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Safety Guidelines 24 Feb 2015 20:32 #49135

  • CLO2
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Yunus, Martin bumps this thread to keep this important topic on page one so we will be reminded to heed what it says.

Steve does not often read the forum as he is too busy.

CDS is safe if kept in solution. It is the chlorine dioxide gas that can be explosive. It tends to stay in solution when kept below 50F, so that is why it is best to keep it in a fridge. Placing a bottle of CDS in direct sunlight is not recommended. A daily bottle of CDS contains much less CLO2 that a stock solution of CDS. I doubt a daily bottle of CDS in direct sunshine would be a problem.

The only reported bangs are from people making CDS using the heating method and why the overnight method is suggested.
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Safety Guidelines 24 Aug 2015 12:44 #50121

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fourfingerz wrote:
Learning to follow protocols is important - but understanding safety is just as important, read Steve's post:

g2cforum.org/index.php/list/experimental-protocol-for-research/28675-safety-guidelines#46313
7348

Martin

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Safety Guidelines 01 Sep 2015 06:59 #50161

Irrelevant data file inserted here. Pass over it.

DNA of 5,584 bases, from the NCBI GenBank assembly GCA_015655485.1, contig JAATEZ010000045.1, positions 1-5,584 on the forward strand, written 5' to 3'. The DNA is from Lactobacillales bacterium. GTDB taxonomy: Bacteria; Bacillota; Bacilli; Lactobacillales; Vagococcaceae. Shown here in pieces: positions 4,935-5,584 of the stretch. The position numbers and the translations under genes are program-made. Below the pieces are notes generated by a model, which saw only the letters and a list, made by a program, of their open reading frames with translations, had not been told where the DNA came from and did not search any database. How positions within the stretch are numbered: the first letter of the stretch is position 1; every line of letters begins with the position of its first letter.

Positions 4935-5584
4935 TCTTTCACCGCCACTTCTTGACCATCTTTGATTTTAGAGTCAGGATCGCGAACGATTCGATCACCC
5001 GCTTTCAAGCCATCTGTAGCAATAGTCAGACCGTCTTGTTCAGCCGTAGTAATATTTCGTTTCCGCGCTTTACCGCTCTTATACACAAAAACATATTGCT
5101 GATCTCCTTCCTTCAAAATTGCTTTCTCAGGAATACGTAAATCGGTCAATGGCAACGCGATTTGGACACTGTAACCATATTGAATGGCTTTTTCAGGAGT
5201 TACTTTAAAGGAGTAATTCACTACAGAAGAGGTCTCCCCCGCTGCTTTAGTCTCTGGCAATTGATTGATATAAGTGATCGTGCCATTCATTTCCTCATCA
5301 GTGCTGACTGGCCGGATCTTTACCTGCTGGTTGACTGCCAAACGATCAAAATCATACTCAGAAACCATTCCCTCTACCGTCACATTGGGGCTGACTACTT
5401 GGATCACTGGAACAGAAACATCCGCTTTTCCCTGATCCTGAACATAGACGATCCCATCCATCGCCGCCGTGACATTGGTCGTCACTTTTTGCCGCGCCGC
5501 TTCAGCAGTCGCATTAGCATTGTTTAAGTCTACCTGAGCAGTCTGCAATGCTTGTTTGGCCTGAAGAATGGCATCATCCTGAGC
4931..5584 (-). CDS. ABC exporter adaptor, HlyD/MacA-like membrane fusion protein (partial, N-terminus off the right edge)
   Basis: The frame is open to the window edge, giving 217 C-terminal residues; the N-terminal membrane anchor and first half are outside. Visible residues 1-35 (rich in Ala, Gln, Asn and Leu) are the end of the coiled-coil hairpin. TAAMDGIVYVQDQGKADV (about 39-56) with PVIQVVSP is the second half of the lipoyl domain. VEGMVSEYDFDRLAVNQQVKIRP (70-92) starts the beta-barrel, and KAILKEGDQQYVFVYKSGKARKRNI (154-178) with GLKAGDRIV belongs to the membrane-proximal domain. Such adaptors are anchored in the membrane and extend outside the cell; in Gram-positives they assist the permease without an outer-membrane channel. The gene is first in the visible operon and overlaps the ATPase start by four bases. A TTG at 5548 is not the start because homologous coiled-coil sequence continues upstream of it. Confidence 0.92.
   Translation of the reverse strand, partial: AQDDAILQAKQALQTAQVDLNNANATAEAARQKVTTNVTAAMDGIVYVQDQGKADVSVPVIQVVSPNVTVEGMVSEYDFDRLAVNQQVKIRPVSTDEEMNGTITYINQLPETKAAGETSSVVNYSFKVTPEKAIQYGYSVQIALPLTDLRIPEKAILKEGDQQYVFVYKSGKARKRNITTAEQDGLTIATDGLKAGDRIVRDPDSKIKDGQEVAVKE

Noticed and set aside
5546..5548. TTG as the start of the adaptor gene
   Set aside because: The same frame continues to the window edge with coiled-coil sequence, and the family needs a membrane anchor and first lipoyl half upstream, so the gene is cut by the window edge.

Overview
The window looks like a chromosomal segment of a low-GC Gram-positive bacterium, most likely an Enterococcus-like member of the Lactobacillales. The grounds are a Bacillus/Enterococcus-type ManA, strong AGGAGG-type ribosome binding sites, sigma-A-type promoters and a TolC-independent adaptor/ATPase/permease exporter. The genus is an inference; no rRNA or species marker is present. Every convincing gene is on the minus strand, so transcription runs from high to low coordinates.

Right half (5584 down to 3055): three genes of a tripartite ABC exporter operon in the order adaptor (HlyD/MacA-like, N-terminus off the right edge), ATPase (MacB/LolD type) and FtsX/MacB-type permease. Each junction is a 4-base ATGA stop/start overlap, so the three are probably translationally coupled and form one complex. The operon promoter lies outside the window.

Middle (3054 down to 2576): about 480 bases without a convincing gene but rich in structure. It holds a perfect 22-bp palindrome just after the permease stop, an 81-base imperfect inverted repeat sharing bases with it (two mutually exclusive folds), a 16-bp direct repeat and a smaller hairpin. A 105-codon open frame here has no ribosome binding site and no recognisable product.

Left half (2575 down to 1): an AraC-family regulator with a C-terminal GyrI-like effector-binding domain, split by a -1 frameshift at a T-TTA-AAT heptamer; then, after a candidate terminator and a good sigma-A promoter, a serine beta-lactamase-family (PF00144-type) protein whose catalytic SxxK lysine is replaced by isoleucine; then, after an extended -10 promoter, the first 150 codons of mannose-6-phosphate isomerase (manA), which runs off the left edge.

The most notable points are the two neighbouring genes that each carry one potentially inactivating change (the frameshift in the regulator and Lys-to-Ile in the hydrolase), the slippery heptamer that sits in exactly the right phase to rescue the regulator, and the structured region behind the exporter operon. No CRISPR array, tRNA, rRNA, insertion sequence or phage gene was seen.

• EleanorDixon
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Ya its true. To follow protocols is important.

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Safety Guidelines 02 Sep 2015 06:01 #50165

  • pneumatician
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what push the trigger of an explosion is a "esoteric science". only a small group of reasons are known. exist a lot "unknown" and others are simple "magical reasons". you can read the MSDS de some chemicals or books in lab security and convince for yourself.

for exemple I get a liter of water in a lake in Pirineus, I put this glass bottle in the fridge, after 1 year o so the bottle exploded! not with a big boom but I find pieces of glass around, uh? pure water from the mountains exploding? :) any idiot can say this is because putrefaction from organic matter started, not empty space in the bottle... pure idiotism, the bottle have empty space, no organic matter in the water, no freezing...

if a bottle is put in the sun can explode or not, depends of the season of the year, the sun force, clouds or not, the quality of the bottle... if you cut cheap glass bottles you can see the interior surface forming spots of magnifying glasses, water drops also work like magnifying glasses... and so on!

my 5 cents
~~~
llucifer.in

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Safety Guidelines 04 Feb 2016 23:39 #50963

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fourfingerz wrote:
Learning to follow protocols is important - but understanding safety is just as important, read Steve's post:

g2cforum.org/index.php/list/experimental-protocol-for-research/28675-safety-guidelines#46313

Martin